Beyoncé didn't always run the world.
Before she became the fierce diva we know today, a person capable of joining the ranks of other one-name celebrities like Cher and Oprah and one of the best-selling musicians in history, she was known as Beyoncé Knowles, lead vocalist of a little girl group known as Destiny's Child. And it was 20 years ago today that the world got their first real taste of what the group—and its eventual star—was capable of when they released their debut self-titled album.
As long as it seems the road from that release to Beyoncé's monumental stardom was, the road to getting Destiny's Child on the map was almost longer.
It took eight years for the original line-up of Destiny's Child, which consisted of Knowles, Kelly Rowland, LaTavia Roberson and LaToya Luckett, to get from the moment when Bey and Roberson had a fateful meeting at an audition to the point where Knowles' father Mathew—who would prove to be a controversial figure in the group's history—managed them to the release of their debut album. Along the way, they would be known by different names (Gir's Tyme was the first), see their ranks fluctuate in size (a harbinger of things to come, the group went from six to four, with three unlucky singers getting the boot before the group was even signed), and get dropped by one label before they even had a chance to release any material (Elektra Records' loss was Columbia's gain).
After a track recorded just prior to signing with Columbia, "Killing Time," earned them a spot on the soundtrack to the 1997 film Men in Black, it was time to get to work on their debut album. A two-and-a-half year recording process lead to a body of work featuring production from Jermaine Dupri, Wyclef Jean, Dwyane Wiggins and more, with "No, No, No" acting as their lead single, released in November of 1997.
By the time the album was released on February 17, 1998, a second, less-successful single, "With Me," had been released. And, well, we'll just let the future superstar describe the release.
"The first record was successful but not hugely successful," Knowles told The Guardian in 2006, reflecting on the album. "It was a neo-soul record and we were 15 years old. It was way too mature for us."
And the thing is, she isn't wrong. Listening to Destiny's Child today is a bit of a slog. While the group's vocal prowess, including Knowles' star-making abilities and the quartet's stunning harmonies, is more than evident, the innovative spirit that would come to define the group in their later releases is nowhere to be found. Think about it: Every song that readily comes to mind when one thinks of Destiny's Child came after the fact. "Say My Name"? 1999's The Writing's on the Wall. "Bootylicious"? 2001's Survivor. "Soldier"? 2004's Destiny Fulfilled. Sure, "No, No, No" was a success—or rather, Jean's "Part 2" remix of the original was—but even the most die-hard DC fan will tell you that track barely cracks the Top 10 of their best songs. Rather, the listen comes across as evidence of incredible talent that no one involved really knew quite what to do with.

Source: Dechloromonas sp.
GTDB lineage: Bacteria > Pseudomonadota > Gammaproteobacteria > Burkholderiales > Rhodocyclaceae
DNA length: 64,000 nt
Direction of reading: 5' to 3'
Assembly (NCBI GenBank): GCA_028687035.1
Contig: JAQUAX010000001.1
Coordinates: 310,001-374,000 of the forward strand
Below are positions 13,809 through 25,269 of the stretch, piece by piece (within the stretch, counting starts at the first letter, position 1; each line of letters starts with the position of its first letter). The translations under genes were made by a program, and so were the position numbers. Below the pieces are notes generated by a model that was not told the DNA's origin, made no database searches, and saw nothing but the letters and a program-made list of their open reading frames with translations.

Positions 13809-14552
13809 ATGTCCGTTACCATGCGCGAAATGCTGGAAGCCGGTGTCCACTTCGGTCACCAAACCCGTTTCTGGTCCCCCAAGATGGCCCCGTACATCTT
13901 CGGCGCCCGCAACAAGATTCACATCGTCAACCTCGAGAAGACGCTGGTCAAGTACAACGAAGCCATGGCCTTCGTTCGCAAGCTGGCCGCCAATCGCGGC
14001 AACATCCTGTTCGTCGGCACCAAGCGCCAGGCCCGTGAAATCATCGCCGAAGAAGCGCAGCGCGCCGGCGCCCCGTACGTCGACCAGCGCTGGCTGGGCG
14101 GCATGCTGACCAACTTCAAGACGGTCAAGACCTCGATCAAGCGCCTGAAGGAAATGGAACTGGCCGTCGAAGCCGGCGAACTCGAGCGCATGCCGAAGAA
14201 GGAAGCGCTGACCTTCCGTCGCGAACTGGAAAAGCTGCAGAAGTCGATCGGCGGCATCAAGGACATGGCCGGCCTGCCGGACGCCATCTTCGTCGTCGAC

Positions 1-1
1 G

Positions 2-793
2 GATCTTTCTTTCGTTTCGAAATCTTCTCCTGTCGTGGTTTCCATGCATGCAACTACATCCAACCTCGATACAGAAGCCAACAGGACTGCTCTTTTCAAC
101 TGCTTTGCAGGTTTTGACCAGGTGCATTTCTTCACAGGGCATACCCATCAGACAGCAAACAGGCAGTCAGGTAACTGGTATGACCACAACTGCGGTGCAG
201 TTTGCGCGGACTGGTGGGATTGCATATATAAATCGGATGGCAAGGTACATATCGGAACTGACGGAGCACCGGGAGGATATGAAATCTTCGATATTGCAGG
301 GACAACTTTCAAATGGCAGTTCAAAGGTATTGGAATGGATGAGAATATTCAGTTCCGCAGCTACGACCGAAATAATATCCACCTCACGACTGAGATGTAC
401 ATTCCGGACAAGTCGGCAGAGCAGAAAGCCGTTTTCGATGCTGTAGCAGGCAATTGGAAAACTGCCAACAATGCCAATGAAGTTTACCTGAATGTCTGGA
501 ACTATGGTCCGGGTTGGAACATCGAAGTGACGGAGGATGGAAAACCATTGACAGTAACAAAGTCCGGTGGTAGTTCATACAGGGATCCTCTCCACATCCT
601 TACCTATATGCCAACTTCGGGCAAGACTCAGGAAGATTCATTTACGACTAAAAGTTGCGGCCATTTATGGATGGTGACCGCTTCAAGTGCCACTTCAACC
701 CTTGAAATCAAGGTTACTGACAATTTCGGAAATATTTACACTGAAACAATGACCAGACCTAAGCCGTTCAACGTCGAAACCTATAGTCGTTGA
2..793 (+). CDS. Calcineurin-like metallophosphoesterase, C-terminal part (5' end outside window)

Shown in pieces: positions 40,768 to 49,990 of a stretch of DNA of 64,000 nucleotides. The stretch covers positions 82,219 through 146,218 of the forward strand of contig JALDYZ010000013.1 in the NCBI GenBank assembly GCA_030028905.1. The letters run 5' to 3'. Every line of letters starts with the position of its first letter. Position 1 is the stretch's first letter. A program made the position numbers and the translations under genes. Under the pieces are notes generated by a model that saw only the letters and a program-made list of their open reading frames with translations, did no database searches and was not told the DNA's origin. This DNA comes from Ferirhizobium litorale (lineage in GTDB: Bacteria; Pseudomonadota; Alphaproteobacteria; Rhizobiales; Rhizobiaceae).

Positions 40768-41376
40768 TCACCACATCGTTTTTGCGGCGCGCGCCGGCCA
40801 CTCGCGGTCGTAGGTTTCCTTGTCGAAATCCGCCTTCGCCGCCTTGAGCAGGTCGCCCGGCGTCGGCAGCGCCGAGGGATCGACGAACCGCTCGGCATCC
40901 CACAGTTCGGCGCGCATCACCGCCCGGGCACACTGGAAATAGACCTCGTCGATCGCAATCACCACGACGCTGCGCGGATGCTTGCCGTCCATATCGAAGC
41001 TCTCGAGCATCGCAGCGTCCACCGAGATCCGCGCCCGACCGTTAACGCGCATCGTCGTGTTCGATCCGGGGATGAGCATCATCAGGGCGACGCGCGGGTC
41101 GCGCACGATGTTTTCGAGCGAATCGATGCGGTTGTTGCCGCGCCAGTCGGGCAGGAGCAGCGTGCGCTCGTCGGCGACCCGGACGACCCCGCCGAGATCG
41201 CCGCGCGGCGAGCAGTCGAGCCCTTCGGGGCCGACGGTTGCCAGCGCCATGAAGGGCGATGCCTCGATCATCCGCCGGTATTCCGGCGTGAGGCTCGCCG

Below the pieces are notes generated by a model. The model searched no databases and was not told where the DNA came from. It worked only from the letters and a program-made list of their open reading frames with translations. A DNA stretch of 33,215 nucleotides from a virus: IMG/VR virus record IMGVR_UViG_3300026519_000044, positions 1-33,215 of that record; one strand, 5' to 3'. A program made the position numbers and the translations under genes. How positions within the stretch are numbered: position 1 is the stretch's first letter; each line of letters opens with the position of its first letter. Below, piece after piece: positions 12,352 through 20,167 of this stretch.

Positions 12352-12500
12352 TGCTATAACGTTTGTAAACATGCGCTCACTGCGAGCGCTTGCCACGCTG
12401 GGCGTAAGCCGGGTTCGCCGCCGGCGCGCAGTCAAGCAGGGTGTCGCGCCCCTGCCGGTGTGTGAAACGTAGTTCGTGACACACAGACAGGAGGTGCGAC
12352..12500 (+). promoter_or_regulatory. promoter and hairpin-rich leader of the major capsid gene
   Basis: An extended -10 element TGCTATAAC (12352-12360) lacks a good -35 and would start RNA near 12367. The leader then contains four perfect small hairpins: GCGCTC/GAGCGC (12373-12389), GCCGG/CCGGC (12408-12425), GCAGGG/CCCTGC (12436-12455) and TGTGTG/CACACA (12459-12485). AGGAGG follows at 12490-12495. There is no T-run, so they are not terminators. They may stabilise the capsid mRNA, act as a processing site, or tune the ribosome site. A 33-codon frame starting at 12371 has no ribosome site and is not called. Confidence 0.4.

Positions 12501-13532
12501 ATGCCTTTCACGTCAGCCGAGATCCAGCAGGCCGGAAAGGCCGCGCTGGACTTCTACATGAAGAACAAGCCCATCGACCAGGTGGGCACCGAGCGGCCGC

The album would come to spend 26 weeks on the Billboard 200 chart, peaking at number 67, which, while respectable for an unproven new act, isn't exactly earth-shattering. Their performance on Billboard's Top R&B/Hip-Hop Albums chart was better, with the album peaking at 14—and the album eventually went on to sell over one million copies, earning platinum certification. But perhaps recognizing that the modest success was nothing to rest on, the group went right into recording sessions on their massively successful follow-up, working with new producers like Missy Elliott, Rodney Jerkins, Kevin "She'kspere" Biggs and Kandi Burruss, who would help usher in the more youthful and innovative sound that would come to define the group still all these years later.
Soon, the rotating line-up of the group (which eventually became a trio famously featuring Knowles, Rowland and Michelle Williams), Knowles' irrepressible star power and drama with her father, as well as some truly unforgettable music, would come to overshadow that initial debut, making it easy to forget those early days when Mathew was maybe the only one who had faith in them and mama Tina was making all their costumes. And while the album celebrating two decades of existence may have become something of an afterthought in the grand story of Destiny's Child's, it only serves as proof that if you've got the goods and the determination and the perseverance, you might just be able to overcome your lowly beginnings to become the next Beyoncé.
As Bey herself noted in a 2016 interview with Elle, it was the aftermath of that album's release that helped her, for the first time, realize that she had real power in the game. "The label didn't really believe we were pop stars. They underestimated us, and because of that, they allowed us to write our own songs and write our own video treatments. It ended up being the best thing, because that's when I became an artist and took control," she told the publication. "It wasn't a conscious thing. It was because we had a vision for ourselves and nobody really cared to ask us what our vision was. So we created it on our own, and once it was successful, I realized that we had the power to create whatever vision we wanted for ourselves. We didn't have to go through other writers or have the label create our launch plans—we had the power to create those things ourselves."
And the rest, as they say, is history.